So I finally copied the 24/192 download of Waltz for Debby from HDtracks.com onto my 17" MacBook Pro and fired up the WA7 Fireflies, including Pure Music 1.89b and iTunes 11.0.1. It immediately sounded lush and fantastic; the piano had a natural tone. The bass plucks sounded resonant without being euphonic. I felt compelled to listen to the whole album it one sitting, lying on my couch, and thinking this is the closest I've heard from a semi-portable DAC/headphone amplifier (i.e., one can you take into the office) to my Audio Note CD 3.1x/II red book CD player and Woo WA6-SE headphone amplifier. I had no complaints about the music, no complaints about the sound; in short, I was stunned and taken aback at how good the WA7 Fireflies could sound given the right source material. Now the question is how good it sounds in comparison to other DAC/headphone amp combinations out there. I already know it sounds better than my Apogee Duet 2, which is a little (well, a lot) bright; but how about something like my old HRT Music Streamer Pro, connected via Cardas adapters to an Audio Note AN-Vx cable with Eichmann Silver Bullet Plugs and then into a Black Gate modified Tri TRV-84HD? It'll only go up to 24/96 and doesn't reliably support 24/88.2; but in their day, both sounded good separately. So how about together? Going back to the 24/44.1 download of Like Minds, I heard the smoothness that characterized all three products; but they lacked the detail and the air of the WA7 Fireflies not to mention its smaller form factor. I would have to listen some more. Returning to the TRV-84HD after letting it warm up a bit, I have to say that it did sound more open and the second to last track on Link Minds, "For A Thousand Years", sounded particularly musical. Queuing back up the 24/96 download of Duo Sonatas, I hear silkiness to the strings that aren't as apparent with the Woo; but it's six of one, half a dozen of another. All things considered, I'd rather have the Woo.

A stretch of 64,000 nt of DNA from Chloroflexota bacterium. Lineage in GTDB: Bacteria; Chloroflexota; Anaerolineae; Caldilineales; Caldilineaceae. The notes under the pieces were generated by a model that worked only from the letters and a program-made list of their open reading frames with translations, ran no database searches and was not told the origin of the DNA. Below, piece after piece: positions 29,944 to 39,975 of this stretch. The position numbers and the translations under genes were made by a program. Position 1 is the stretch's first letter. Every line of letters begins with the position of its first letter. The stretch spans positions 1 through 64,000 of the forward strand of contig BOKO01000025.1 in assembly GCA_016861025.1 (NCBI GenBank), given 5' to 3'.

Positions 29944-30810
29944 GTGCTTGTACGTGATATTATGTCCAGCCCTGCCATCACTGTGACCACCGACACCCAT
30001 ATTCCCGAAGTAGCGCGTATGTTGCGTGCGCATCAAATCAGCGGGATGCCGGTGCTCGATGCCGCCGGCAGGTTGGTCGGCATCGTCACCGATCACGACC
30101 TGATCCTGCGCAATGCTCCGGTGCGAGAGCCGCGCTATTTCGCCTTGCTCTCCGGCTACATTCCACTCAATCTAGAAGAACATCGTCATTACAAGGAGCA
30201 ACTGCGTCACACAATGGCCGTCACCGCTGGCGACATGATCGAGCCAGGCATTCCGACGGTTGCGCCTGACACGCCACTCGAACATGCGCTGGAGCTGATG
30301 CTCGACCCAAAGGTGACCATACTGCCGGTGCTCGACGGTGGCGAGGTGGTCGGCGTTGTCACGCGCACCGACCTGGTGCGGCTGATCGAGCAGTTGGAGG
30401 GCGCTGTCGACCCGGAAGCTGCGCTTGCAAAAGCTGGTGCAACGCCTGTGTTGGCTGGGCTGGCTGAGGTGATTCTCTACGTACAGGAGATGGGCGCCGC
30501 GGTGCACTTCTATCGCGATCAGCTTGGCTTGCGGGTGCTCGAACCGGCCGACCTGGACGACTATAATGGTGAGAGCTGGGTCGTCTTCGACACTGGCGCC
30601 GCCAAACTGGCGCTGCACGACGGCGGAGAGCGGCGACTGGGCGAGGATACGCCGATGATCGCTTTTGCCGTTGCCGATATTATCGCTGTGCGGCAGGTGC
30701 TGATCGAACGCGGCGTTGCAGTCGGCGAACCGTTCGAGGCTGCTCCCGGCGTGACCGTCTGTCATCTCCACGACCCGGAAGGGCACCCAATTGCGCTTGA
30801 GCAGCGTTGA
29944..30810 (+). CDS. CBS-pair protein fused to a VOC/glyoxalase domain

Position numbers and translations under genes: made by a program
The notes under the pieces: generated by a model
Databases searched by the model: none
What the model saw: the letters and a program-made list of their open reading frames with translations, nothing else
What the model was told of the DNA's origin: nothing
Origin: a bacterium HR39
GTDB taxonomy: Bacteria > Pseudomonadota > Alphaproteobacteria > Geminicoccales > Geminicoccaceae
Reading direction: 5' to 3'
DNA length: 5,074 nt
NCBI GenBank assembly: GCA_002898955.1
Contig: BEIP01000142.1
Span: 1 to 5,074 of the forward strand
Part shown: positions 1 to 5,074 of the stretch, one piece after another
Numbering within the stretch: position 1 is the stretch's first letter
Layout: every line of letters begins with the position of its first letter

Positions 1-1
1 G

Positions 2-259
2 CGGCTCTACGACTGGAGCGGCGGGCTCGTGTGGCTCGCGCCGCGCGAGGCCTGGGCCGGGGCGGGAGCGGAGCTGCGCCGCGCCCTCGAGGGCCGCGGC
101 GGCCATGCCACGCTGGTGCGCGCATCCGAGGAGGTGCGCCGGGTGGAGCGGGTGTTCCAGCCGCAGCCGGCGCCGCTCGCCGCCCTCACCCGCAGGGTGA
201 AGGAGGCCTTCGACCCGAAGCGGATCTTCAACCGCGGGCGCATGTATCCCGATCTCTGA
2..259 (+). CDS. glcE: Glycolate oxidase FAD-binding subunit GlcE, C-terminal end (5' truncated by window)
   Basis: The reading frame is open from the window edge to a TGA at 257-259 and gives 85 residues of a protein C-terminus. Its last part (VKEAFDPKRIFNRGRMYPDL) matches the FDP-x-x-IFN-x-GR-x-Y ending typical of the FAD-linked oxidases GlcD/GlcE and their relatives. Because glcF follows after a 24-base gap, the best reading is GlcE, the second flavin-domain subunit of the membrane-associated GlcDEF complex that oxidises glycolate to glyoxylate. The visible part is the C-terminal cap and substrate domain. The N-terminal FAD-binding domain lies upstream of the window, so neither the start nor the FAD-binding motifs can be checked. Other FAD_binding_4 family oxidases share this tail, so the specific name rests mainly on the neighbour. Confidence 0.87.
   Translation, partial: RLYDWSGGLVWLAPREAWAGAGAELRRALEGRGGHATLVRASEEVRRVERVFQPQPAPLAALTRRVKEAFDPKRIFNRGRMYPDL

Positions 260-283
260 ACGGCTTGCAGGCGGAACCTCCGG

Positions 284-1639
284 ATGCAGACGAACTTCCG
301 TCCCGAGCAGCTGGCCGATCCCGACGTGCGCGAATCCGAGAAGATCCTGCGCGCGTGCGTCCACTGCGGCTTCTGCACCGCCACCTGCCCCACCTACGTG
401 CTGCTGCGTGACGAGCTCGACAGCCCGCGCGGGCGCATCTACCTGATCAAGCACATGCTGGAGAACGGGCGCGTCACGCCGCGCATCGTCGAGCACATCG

The WA7 Fireflies can be used a standalone DAC or headphone amplifier; so I thought it would make sense to mix things up a bit and try it in both capacities, first as a standalone DAC, then as a standalone headphone amplifier. I disassembled my HRT Music Streamer Pro, connected via Cardas adapters to an Audio Note AN-Vx cable with Eichmann Silver Bullet Plugs, and then into a Black Gate modified Tri TRV-84HD and used the WA7 in lieu of the Music Streamer Pro. Without "cheating" and jumping to 24/192 materials, I stayed with 24/44.1 and 24/96. It involved adding an extra generic power cable into the mix, and setting a switch on the back of the WA7 to "D/A", plus plugging the input end of the Eichmann Silver Bullet Plugs into the RCA connectors on the back of the Woo. It worked flawlessly and returning to the 24/44.1 download of Like Minds, I found the much of the detail I had previously heard from the WA7 Fireflies came from its 32/192 USB DAC, but the TRV-84HD still sounded pretty sweet if lacking in overall air and ambience. Switching to the 24/96 download of Duo Sonatas only confirmed my previously made assessment; although, I will say that there was more air with Duo Sonatas than there had been with the Music Streamer Pro, perhaps because of its higher resolution. Then I switched things around again, using the Music Streamer Pro as the DAC (which is bus powered) and using the WA7 Fireflies as the headphone amplifier by reconfiguring the cables and sliding that three-way switch to "RCA". Both with Like Minds and Duo Sonatas, this sounded substantially better than the other way around except for the fact that now I had air without so much detail. Finally I just gave up in this obsessive-compulsive reconfiguration and plugged the Locus Design Polestar back into the WA7 Fireflies, setting the slider switch to "USB" and plugging a pair of black JH Audio JH16 Pro's into the mini plug output of the WA7 through five feet of Moon Audio Silver Dragon IEM cable. Although I find IEM's uncomfortable, I have never heard then sound better; and I paused for a few minutes to listen to music before carefully cleaning them with an AudioWipe and putting everything away. I haven't decided for sure yet; but I just might buy the review WA7 Fireflies. Or maybe I'll save it for my next birthday.